The pandemic brought with it new responsibilities, especially related to health issues and the personal front. Women employees bore the brunt of this. Research shows that many women faced more workload when the pandemic forced everyone to work from home. Having to balance household responsibilities and work pressure was the main reason for women to feel burnout. The result? A record number of women employees left their jobs.
That made it essential for employers to put a greater focus on creating a supportive culture – one that would help women stay and succeed. But for that, employers must be aware of their challenges and understand how they can overcome these issues.
Out of 5000 women across 10 countries, a whopping 80% stated their workload increased due to the pandemic. 66% said they had more responsibilities to take care of at home, such as housework and child-rearing. On top of this, there’s an unfair expectation that women must be some kind of superheroes and multitask their way to glory. Data also shows a rise in other challenges for women from minority groups, such as queer women. These include high levels of burnout and other mental health issues such as anxiety and depression.
Issues further escalate when the workplace has a toxic and discriminatory environment. That can include tougher conditions to get promotions. It can mean a lack of the correct infrastructure for certain needs. For example, in a physical space, it can mean not having a disability ramp installed, or failing to build a sanitary pad dispenser. All this ends up creating a work-life imbalance that is difficult to navigate. The women surveyed also felt that their employers didn’t help them create clearer boundaries between their work time and leisure time during the pandemic. This inaction (and apathy?) was reflected as the top-most reason for women leaving.
Non-Inclusive Work Culture
A non-inclusive environment is one of the other top reasons for women to quit their jobs. That is also demotivating, if not downright discouraging. Behaviors such as unwanted physical contact, disrespectful remarks about their gender, physical appearance, etc., all add up to uncomfortable situations. This is especially true for women from minority backgrounds, such as queer women from LGBTQUIA+ communities, disabled women, and others. Many women experience such non-inclusive behaviors but are unable to do anything about it for fear of a career setback.
Lack of Empathy and Recognition
Women leaders are doing more than men in similar positions and are supporting the people on their teams in many different ways. Women leaders spend more time on work that falls outside their official responsibilities. They’re also more active in supporting employee resource groups from underrepresented groups. But what is discouraging is that they do more work for the same (or less) pay. This is true for all levels in the corporation, including senior-level managers.
Such a work environment has naturally made it increasingly unpleasant for women to struggle between their various priorities. This makes the idea of staying out of the corporate arena more attractive. It’s less stressful for many and helps them alleviate the burnout that we discussed earlier.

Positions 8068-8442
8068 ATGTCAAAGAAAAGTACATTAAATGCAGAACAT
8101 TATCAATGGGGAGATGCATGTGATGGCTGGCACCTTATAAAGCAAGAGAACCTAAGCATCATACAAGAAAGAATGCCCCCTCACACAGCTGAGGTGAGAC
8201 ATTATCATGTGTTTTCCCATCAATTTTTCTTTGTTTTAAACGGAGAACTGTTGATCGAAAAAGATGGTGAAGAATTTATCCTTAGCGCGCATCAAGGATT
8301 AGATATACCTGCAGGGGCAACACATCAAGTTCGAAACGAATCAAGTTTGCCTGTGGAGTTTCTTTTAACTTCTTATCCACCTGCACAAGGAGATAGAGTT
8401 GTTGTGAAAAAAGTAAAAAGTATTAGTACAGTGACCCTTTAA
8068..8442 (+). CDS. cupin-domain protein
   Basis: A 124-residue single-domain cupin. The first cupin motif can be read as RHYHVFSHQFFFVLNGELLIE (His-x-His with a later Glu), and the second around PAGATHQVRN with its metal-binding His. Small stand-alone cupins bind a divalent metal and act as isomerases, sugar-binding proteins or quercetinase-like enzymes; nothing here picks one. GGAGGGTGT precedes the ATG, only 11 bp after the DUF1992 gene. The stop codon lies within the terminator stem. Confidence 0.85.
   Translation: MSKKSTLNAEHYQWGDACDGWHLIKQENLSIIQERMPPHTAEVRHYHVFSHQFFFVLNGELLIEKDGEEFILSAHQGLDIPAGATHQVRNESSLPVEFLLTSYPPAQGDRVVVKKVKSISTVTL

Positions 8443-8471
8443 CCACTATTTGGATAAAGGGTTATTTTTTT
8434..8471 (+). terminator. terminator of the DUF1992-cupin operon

The Great Resignation
All this led to women being the drivers behind The Great Resignation, as more women than men left their jobs during the pandemic. That includes corporate leaders, middle managers, and individual employees. A report saw that women were spending 20 hours a week on just caregiving and housework. Is it any wonder that over 4 million women left their jobs in the US alone? Additionally, it’s not that they wanted to move to another role. Most just wanted to take a break rather than start working elsewhere, although many did choose to work somewhere less intense. That’s why it’s exceedingly important for companies to curb this exodus by taking the right steps.
How To Win Your Employees Back?
The major issue becomes having to win the employees back. Employers have to make sustainable and meaningful progress on gender equality at work. If enterprises want women employees to meaningfully contribute to the company’s growth, they need to make their women team members feel supported by taking care of their mental health, motivation levels, productivity, and team spirit.
To empower women employees, companies must understand the root of the issues and make meaningful decisions to be considered progressive. Shallow measures will not work in the long run or create a genuinely inclusive culture. A better work-life balance requires companies to show visible and measurable commitment from their leadership and create the right opportunities for those who need it. The right action will create the right culture and that’s what will rebuild the organization. It is only then all the employees will feel nurtured, nourished, and motivated. Even during a time like the pandemic, when tension is high, and many things are uncertain, meaningful actions, achievable goals, and empathetic leadership will help take the organization to greater heights.
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